But engineers later determined the new gaps at the top and the bottom were big enough to avoid a jam…

Signs along the Rio Grande on Wednesday prohibited anybody — or any boat — from entering the raging water. Along Colorado 149, the river overtook tree trunks and washed out boat ramps, but left houses untouched. Campgrounds and some roads in the area remained closed.

Mineral and Rio Grande counties, as well as sections of Conejos and Saguache counties, remained on flood watch Thursday. Officials in Chaffee and Summit counties, as well as the towns of Silverthorne, Buena Vista, Avon and Ouray, have opened sandbag stations…

In Creede, about 50 miles southeast of Lake City, waters have taken over the floodplain but haven’t threatened any structures, said Kathleen Murphy, director of the town’s chamber of commerce. The city worked last week to widen a concrete flume that directs water through town. A road north of town washed out after avalanche debris built up, releasing a surge of water. Some lower-elevation hiking trails were flooded as well.

From The Summit Daily News (Allen Best):

In Colorado, where snow still blankets the San Juan Mountains, the Durango Telegraph has proclaimed El Niño as the winner of this year’s Hardrock 100. The race was scheduled for mid-July.

Organizers canceled the 100-mile foot race among the peaks of the San Juans around Silverton owing to “unprecedented avalanche debris, unstable snow bridges and high water” that compromised 40 miles of the race course.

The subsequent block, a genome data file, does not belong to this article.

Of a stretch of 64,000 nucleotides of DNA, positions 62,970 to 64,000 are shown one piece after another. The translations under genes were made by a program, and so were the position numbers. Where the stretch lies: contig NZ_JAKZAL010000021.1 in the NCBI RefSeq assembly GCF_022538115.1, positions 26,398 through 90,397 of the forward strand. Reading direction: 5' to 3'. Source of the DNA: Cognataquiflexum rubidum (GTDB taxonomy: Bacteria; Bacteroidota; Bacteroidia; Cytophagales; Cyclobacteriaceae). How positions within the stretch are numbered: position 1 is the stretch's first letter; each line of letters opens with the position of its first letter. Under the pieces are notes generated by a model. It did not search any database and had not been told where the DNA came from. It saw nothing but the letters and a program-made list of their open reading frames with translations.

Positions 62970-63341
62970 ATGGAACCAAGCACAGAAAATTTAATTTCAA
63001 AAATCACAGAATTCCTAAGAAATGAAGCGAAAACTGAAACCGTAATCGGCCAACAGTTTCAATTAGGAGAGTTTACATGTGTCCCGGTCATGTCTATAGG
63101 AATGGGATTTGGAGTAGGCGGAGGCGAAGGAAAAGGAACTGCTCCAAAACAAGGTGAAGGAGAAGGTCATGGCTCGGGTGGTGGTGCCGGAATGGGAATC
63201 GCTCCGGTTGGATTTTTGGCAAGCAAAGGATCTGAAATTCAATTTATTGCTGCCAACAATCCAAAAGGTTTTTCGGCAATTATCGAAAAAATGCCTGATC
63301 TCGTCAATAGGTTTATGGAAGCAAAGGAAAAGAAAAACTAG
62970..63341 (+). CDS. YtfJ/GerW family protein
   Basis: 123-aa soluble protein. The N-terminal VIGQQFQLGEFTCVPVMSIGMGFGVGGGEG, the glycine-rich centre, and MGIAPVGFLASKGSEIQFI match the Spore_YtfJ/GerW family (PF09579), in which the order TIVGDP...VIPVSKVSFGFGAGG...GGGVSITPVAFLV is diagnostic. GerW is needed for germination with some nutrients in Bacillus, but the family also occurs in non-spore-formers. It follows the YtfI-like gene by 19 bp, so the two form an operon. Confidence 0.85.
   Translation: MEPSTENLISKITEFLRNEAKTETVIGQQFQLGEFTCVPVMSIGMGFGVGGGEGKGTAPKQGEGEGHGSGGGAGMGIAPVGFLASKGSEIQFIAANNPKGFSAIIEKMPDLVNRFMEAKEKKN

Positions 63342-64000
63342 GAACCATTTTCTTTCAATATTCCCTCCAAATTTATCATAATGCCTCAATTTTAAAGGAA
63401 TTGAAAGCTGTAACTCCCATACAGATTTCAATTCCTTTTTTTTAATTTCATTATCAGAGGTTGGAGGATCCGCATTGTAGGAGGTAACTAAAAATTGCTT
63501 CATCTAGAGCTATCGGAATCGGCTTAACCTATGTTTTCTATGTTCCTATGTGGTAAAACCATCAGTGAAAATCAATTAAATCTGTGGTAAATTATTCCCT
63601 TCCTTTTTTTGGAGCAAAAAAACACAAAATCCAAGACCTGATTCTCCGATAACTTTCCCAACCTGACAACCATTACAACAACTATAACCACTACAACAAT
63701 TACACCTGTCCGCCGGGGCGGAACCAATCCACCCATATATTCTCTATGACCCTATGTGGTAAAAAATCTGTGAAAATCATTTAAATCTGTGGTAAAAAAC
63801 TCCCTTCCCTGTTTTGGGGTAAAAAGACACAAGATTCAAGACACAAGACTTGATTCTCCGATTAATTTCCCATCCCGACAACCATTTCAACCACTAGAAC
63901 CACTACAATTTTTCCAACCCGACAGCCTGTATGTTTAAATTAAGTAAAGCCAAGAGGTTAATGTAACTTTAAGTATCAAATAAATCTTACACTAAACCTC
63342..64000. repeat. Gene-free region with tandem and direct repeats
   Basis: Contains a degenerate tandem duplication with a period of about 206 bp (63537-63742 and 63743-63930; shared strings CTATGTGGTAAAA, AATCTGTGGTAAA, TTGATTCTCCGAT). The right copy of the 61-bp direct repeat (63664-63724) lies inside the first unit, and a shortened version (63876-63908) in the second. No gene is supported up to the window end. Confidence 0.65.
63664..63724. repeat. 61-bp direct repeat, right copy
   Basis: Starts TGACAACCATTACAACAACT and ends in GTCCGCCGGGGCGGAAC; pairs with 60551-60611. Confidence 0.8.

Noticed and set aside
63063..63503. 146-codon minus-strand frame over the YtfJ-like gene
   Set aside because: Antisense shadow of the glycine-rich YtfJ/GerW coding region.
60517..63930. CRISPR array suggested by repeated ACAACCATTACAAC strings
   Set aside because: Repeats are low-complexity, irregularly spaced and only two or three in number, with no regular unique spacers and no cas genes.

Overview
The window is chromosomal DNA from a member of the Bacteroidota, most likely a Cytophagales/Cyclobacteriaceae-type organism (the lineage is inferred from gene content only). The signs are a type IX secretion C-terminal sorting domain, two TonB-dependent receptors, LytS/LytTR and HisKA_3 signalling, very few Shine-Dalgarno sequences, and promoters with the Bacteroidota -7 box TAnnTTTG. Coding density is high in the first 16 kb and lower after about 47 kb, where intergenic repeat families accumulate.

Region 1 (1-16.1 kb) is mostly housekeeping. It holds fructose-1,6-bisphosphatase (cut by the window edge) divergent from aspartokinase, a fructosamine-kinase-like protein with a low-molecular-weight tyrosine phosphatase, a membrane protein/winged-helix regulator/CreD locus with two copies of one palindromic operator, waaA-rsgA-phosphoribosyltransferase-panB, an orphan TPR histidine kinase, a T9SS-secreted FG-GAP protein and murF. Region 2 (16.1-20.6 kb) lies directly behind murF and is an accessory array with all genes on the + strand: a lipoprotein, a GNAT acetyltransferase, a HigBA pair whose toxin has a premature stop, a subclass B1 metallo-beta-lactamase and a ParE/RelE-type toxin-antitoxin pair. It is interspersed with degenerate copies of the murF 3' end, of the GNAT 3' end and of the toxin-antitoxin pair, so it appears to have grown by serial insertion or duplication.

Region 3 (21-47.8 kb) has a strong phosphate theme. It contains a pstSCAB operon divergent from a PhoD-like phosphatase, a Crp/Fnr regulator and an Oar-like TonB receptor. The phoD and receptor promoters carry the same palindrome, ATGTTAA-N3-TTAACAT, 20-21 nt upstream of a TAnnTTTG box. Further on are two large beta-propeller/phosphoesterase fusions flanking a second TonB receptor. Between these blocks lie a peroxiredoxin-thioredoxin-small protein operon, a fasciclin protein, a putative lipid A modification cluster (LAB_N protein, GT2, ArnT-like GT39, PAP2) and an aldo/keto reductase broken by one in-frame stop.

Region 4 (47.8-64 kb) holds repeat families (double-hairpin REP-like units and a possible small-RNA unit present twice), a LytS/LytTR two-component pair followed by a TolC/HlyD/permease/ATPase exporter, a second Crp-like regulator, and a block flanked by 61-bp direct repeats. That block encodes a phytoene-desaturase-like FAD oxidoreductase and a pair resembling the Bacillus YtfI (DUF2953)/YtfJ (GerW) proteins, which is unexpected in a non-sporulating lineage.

It was the third time in 27 years that the race had been canceled, the first being in 1995 because of too much snow and then in 2002 because of forest fires.

At the California Weather Blog, meteorologist Daniel Swain suggests a big view of weather extremes across North America: floods in Nebraska, tornadoes in Oklahoma, a massive forest fire in Canada and record heat in the Arctic. They’re all connected, he points out.

Emerging evidence suggests that such weather extremes may be occurring with greater frequency and intensity as the Arctic continues to warm faster than the rest of the planet.

“Interestingly, though, this doesn’t necessarily mean that the impacts we experienced in 2019 will be exactly the same the next time this pattern repeats,” Swain wrote on his blog. Every iteration of the “wavy jet stream” produces new patterns of warmth vs. coolness and very wet vs. very dry.

From KOAA.com (Tyler Dumas):

The Arkansas River keeps rising in Fremont and Pueblo Counties.

10 feet is considered flood stage in Canon City and the river reached that level at 8:30 a.m. Saturday morning. Minor flooding is expected in flatter areas, like along Raynolds Ave.

In Avondale, flood stage is considered 7 feet, which was reached around 11 p.m. Friday night…

Parks and Wildlife has closed off the river below the dam at Lake Pueblo State Park to swimmers and all non-whitewater boats, including inner tubes and kayaks.

Law enforcement in Pueblo has also closed off the river east of Pueblo Blvd. to the Otero County line because of fast-moving water.

From InkStain (John Fleck):

The Bureau of Reclamation’s monthly storage model runs, based on the latest Colorado River Basin runoff forecasts, show Lake Powell ending the water year (Sept. 30) at 13.8 million acre feet. That’s an increase of more than a million feet over the May estimate, and 2.8 million acre feet above the Sept. 30, 2018 number:

From email from Reclamation (James Bishop):

Releases from Green Mountain to the Blue River will increase according to the following schedule starting at midnight [June 15, 2019] (cusp between 15 and 16 June):

12:00 a.m. Adjust release from 1100 cfs to 1200 cfs
3:00 a,m. Adjust release from 1200 cfs to 1300 cfs
6:00 a.m. Adjust release from 1300 cfs to 1400 cfs